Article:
The 2nd Codility lesson is to search for the odd number of elements in an array that cannot be paired with any other element. Codility provided this example.

A[0] = 9, A[1] = 3, A[2] = 9
A[3] = 3, A[4] = 9, A[5] = 7
A[6] = 9

Apart from A[5], every other element has a match. The first thought is to iterate through the array and look for the pair and remove both elements once it is found. When an element cannot find its pair, break from the loop and return the element. Simple enough, so I coded. 

It works for a small number of elements but Codility needs this to run in less than 1 second when tested in big random sets with 999,999 elements. My solution runs in time for only tests with 2,001 elements or less. 

And this become a revision for bitwise operators after reading the comments in Codility. This was the final answer, adapted from what another programmer shared.

Codility is where programmers receive programming tests as interview questions. This is also where programmers could learn to code. I am at lesson 1 on Iterations, and here's my answer. It finds the binary gap of a number. A binary gap is the longest sequence of 0 of a number converted to binary. For example, the number 5 is 101 is binary, and it contains 1 zero, so it's binary gap is 1. The number 1041 is 10000010001 in binary. It contains 2 sequences of 0, the first of which is 5 zeros long and the second is 0 zeros long. So its binary gap is 5, since the first sequence is longer than the first.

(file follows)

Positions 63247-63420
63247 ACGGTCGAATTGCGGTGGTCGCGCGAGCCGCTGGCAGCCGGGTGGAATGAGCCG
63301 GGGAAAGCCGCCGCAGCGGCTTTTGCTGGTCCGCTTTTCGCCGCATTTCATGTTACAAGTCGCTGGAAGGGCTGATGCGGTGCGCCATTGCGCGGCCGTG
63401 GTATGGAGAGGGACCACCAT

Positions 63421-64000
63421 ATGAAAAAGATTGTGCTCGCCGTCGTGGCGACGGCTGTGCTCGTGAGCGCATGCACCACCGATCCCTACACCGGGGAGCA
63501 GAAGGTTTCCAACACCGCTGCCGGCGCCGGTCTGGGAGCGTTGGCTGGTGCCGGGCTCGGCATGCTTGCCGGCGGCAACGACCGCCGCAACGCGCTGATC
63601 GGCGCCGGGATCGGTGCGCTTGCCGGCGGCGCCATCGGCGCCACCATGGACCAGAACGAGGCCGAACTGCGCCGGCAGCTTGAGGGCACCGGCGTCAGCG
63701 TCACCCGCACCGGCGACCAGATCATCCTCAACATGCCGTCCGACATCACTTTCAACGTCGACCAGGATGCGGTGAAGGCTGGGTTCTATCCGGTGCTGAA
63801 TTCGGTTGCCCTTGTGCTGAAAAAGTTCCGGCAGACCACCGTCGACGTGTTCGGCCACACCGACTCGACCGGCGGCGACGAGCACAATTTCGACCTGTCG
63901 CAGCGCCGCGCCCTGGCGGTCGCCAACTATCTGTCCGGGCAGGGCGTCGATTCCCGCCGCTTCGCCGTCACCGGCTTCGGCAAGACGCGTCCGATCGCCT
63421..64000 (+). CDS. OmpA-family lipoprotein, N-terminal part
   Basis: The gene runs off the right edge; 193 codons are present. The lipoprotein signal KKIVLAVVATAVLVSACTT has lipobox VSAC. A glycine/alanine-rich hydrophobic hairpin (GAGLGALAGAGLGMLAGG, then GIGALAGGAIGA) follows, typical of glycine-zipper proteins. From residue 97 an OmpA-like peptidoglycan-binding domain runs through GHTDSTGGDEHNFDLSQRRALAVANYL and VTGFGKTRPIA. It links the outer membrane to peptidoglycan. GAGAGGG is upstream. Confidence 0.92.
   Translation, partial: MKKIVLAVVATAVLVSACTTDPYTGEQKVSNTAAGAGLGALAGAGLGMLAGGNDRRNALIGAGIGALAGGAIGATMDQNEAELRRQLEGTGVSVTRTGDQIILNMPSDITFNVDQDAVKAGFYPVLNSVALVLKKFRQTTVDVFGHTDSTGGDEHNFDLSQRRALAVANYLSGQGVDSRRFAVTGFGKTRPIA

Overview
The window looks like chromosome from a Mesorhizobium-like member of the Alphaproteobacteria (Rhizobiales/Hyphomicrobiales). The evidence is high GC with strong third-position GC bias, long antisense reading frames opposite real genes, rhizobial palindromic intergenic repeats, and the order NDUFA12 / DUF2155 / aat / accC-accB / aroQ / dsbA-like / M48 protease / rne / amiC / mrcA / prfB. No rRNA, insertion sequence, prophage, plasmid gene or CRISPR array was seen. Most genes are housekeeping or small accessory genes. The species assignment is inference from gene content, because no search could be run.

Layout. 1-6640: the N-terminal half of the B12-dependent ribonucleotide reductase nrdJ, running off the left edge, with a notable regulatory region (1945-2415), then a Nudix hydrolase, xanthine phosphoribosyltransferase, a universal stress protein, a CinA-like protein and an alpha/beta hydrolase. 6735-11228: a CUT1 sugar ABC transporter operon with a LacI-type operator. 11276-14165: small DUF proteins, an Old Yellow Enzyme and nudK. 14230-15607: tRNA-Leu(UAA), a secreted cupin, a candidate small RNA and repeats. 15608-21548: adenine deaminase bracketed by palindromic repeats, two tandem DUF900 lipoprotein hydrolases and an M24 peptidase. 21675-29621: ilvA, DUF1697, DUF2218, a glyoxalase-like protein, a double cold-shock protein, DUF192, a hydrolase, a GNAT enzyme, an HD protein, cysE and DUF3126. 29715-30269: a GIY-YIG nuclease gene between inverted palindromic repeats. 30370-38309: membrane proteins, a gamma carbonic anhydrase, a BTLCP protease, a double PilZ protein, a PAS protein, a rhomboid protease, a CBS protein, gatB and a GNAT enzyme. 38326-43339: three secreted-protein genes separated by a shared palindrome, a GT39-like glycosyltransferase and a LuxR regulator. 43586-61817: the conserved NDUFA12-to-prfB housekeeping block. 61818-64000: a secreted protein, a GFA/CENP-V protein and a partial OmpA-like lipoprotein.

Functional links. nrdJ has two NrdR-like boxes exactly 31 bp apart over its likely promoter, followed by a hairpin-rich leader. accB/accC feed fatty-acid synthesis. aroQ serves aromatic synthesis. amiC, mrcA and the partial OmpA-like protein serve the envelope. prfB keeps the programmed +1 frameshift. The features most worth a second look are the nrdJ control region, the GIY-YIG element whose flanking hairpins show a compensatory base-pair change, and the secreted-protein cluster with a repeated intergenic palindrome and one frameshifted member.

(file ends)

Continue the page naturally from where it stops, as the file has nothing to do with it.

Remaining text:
I got 100% and did it in 15 minutes and....2 tries. During my first try, I got excited and forgot to initialize my numZero variable back to 0 after it found each sequence of zeros. Careless me!

I maintain sanity by running little projects in the evenings after the family goes to bed. Over the years, I wrote codes, built little gadgets and fiddled with anything that interest me at one particular point of time. Some of these projects eventually becomes part of what I use for my day job teaching technology in my school. Others become starting points for company-based projects.

I think it will be fun to document this process as I learn as I have become a lot more active in building stuff lately. If you find something you like or want, or if you found that I have been quite wrong to attempt things the way I did, feel free to tell me. 

If you are a company who sees commercial value in what I do, come and take it.

If you want me to do something for you, feel free to ping me.